I'm pretty sure there's no empirical basis for linking poundage with a big voice, as opposed to correlation. Crash diets are certainly not good for a singer -- any such radical messing with one's instrument needs to be approached cautiously.
(Callas' vocal difficulties may have been exacerbated by too much weight loss, but her problems lay deeper than that. I have tapes of her early in her career, and even then there were these sudden mysterious lapses.)
I've got the old tapes of the late 40s and 50s, the Mexico city and some Scala, Aida, I Puritani, Vespres Sicilianes, Nabucco, one old Tosca I don't have but that goes back too; and I never heard any lapses, although I'm not doubting you--just never heard anything that stuck out. I'd be interested to know what you mean specifically. And there is simply no comparison to what she did after 54 or 55, those of use who love those early recordings don't even hear it as a the same singer; for me anyway, other than Flagstad, there hasn't been any other opera soprano as Callas was in those early years (and to think she had a career in Greece even before those). Most of the rest of the time, as is well-known, the high notes were often of a strident ugliness that literally hurts the ear. She, of course, had 'problems' in all areas of life, I wouldn't be surprised if her life wasn't a constant fugue state. But I won't even listen to most of the later recordings anymore, the difference is too incredible.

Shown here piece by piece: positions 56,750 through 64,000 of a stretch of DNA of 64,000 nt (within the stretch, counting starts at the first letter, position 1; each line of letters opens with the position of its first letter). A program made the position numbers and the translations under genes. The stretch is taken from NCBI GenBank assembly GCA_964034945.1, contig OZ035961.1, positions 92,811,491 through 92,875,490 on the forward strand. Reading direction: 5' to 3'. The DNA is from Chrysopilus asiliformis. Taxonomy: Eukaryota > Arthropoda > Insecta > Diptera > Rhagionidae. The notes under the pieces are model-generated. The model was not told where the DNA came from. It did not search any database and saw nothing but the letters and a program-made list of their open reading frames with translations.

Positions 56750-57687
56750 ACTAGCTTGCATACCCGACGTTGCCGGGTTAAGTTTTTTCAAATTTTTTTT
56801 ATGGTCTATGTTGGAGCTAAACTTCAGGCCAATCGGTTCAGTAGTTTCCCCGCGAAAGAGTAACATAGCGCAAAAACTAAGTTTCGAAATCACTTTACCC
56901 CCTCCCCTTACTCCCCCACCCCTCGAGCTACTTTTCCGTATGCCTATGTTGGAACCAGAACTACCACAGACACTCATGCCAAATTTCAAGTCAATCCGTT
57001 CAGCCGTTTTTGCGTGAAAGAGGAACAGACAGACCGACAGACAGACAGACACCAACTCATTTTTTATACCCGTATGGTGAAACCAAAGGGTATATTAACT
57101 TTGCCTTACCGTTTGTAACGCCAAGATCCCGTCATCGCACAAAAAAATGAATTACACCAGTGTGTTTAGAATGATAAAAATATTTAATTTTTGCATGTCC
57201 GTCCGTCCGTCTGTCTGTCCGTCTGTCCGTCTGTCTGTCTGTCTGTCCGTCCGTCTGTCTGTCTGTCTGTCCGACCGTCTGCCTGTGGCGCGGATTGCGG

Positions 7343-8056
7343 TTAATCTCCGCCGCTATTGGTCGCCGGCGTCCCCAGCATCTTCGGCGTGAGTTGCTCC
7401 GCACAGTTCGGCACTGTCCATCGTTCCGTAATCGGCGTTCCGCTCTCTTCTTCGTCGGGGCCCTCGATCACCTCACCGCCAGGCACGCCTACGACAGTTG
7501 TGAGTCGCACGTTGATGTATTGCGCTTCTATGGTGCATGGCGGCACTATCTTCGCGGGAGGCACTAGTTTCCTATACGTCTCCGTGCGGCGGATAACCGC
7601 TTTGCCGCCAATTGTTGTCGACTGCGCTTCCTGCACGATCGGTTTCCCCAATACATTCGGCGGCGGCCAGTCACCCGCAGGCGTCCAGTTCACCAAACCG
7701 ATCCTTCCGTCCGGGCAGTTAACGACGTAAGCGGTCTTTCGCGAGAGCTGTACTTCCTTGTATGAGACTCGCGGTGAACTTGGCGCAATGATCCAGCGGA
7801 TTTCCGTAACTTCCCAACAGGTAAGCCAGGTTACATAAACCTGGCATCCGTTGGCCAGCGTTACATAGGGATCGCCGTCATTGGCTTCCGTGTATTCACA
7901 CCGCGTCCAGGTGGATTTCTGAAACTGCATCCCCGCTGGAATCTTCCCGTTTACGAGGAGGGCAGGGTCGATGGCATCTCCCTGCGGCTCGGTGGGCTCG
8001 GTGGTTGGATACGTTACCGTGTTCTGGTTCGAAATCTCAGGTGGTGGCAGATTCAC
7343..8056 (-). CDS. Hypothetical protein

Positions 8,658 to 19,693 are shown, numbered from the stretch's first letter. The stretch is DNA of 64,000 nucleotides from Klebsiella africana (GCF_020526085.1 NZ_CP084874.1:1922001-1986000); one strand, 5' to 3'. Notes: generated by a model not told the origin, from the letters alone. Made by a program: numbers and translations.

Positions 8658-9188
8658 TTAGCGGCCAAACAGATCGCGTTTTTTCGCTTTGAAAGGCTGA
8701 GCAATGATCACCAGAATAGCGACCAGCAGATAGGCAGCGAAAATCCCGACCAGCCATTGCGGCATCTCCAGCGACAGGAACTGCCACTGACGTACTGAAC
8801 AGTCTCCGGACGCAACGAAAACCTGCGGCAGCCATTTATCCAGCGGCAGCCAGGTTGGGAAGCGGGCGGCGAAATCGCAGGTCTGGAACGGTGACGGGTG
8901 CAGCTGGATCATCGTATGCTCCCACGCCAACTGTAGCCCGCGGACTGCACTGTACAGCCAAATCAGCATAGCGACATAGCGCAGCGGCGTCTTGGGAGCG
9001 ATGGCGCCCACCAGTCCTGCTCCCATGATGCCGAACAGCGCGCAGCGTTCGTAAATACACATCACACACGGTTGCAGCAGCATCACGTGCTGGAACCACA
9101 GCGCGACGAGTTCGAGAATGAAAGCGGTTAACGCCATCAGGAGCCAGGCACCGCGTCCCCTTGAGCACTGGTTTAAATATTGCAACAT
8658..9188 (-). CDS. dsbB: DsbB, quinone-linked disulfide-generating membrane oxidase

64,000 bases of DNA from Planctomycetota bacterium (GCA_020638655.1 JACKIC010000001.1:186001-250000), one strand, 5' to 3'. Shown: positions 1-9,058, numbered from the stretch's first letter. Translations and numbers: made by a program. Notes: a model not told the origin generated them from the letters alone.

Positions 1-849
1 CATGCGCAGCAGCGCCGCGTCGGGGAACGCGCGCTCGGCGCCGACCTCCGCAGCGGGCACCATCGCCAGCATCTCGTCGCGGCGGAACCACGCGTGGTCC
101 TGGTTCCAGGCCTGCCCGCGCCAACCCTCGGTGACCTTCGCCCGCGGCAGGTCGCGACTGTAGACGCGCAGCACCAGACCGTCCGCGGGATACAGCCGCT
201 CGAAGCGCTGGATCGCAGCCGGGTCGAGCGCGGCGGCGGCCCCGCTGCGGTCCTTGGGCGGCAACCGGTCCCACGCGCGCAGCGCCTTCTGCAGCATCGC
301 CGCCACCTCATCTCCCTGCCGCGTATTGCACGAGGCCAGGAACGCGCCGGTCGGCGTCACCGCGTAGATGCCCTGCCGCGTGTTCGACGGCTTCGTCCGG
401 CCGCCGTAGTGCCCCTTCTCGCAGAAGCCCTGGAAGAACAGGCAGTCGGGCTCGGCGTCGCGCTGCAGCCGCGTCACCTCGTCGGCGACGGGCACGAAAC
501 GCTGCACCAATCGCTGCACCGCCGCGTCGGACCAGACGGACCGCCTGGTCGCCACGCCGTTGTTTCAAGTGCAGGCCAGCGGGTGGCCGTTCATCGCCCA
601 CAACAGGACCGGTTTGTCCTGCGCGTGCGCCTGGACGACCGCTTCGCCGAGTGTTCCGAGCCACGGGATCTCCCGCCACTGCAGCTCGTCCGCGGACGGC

(Apologies if I repeated things from other contributors to the thread. This one started well before I arrived, and I've only had time to get through about half the thread just now.)
dirac--sorry, I had meant 'not doubting you' originally, and didn't proofread. You may know these recordings better than I do, I just usually find them a lush vocal paradise.